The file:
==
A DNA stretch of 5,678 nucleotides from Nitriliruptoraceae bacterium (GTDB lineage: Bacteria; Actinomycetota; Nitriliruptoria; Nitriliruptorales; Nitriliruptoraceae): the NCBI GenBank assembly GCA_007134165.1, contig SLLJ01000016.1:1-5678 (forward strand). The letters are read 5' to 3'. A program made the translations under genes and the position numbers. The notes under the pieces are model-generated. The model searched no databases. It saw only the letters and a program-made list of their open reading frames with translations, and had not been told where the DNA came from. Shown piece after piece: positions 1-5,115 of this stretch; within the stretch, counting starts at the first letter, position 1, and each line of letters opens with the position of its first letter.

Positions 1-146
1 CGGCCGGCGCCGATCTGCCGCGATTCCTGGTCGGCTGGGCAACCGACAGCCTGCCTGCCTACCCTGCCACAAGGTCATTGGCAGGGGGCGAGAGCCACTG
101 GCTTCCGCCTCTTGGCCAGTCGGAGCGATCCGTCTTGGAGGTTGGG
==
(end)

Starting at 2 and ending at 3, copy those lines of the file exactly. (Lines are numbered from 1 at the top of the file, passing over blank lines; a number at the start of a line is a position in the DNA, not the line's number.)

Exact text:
Positions 1-146
1 CGGCCGGCGCCGATCTGCCGCGATTCCTGGTCGGCTGGGCAACCGACAGCCTGCCTGCCTACCCTGCCACAAGGTCATTGGCAGGGGGCGAGAGCCACTG